• For in the first hour of meeting you, I had an impression of your eminent and perhaps exclusive fitness to supply that need (connected, I may say, with such activity of the affections as even the preoccupations of a work too special to be abdicated could not uninterruptedly dissimulate); and each succeeding opportunity for observation has given the impression an added depth by convincing me more emphatically of that fitness which I had preconceived, and thus evoking more decisively…
  • But he was now a prey to that worst irritation which arises not simply from annoyances, but from the second consciousness underlying those annoyances, of wasted energy and a degrading preoccupation, which was the reverse of all his former purposes.
  • …English and Swiss Puritanism, fed on meagre Protestant histories and on art chiefly of the hand-screen sort; a girl whose ardent nature turned all her small allowance of knowledge into principles, fusing her actions into their mould, and whose quick emotions gave the most abstract things the quality of a pleasure or a pain; a girl who had lately become a wife, and from the enthusiastic acceptance of untried duty found herself plunged in tumultuous preoccupation with her personal lot.
  • With Rosamond, on the other hand, he pouted and was wayward—nay, often uncomplimentary, much to her inward surprise; nevertheless he was gradually becoming necessary to her entertainment by his companionship in her music, his varied talk, and his freedom from the grave preoccupation which, with all her husband’s tenderness and indulgence, often made his manners unsatisfactory to her, and confirmed her dislike of the medical profession.
  • Lydgate, relieved from anxiety about her, relapsed into what she inwardly called his moodiness—a name which to her covered his thoughtful preoccupation with other subjects than herself, as well as that uneasy look of the brow and distaste for all ordinary things as if they were mixed with bitter herbs, which really made a sort of weather-glass to his vexation and foreboding.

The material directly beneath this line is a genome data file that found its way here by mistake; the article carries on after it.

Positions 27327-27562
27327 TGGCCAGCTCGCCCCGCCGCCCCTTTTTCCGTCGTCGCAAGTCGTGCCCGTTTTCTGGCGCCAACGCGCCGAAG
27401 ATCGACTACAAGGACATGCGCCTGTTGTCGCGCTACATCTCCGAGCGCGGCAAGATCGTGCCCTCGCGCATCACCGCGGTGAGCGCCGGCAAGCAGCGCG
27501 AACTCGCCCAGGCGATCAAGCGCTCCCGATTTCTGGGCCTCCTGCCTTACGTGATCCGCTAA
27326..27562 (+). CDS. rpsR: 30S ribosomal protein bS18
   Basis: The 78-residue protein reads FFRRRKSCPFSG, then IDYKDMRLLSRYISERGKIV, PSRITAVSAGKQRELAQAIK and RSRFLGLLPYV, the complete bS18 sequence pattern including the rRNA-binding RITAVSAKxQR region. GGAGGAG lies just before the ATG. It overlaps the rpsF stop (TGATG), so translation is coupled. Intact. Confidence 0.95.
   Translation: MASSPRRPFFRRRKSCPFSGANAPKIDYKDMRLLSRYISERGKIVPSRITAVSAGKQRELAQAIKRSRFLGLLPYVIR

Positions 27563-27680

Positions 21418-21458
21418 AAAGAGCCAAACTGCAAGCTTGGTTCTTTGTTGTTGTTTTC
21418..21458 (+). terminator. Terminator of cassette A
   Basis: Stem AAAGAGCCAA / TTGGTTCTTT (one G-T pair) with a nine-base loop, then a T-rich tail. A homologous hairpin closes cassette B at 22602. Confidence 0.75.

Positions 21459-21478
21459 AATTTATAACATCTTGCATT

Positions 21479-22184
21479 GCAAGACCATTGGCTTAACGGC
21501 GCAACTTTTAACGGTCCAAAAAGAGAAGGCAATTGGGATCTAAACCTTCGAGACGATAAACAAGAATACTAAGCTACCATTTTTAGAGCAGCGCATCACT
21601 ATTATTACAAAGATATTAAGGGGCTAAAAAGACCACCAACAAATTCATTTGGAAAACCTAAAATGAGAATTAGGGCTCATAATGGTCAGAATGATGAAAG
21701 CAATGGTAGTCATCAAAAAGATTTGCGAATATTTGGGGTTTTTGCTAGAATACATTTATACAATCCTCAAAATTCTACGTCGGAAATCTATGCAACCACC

• She was too much preoccupied with her own anxiety, to be aware that Rosamond was trembling too; and filled with the need to express pitying fellowship rather than rebuke, she put her hands on Rosamond’s, and said with more agitated rapidity,—"I know, I know that the feeling may be very dear—it has taken hold of us unawares—it is so hard, it may seem like death to part with it—and we are weak—I am weak—"
  • You will come to my house, I hope, and I will show you what I did in this way," he continued, turning to young Ladislaw, who had to be recalled from his preoccupation in observing Dorothea.
  • The habits of Lydgate’s profession, his home preoccupation with scientific subjects, which seemed to her almost like a morbid vampire’s taste, his peculiar views of things which had never entered into the dialogue of courtship—all these continually alienating influences, even without the fact of his having placed himself at a disadvantage in the town, and without that first shock of revelation about Dover’s debt, would have made his presence dull to her.
  • What’s the use of writing at all if nobody can understand it?" asked Caleb, energetically, quite preoccupied with the bad quality of the work.
  • And since its appearance near London, we may well besiege the Mercy-seat for our protection," said Mr. Bulstrode, not intending to evade Lydgate’s allusion, but really preoccupied with alarms about himself.
  • It was this preoccupation with the hardship of Will’s wanting money, while she had what ought to have been his share, which led her to say, seeing that he remained silent and looked away from her— "I wonder whether you would like to have that miniature which hangs up-stairs—I mean that beautiful miniature of your grandmother.

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  • The matter preoccupies her completely—she cannot think of anything else
  • got no help from his wife who was preoccupied with the children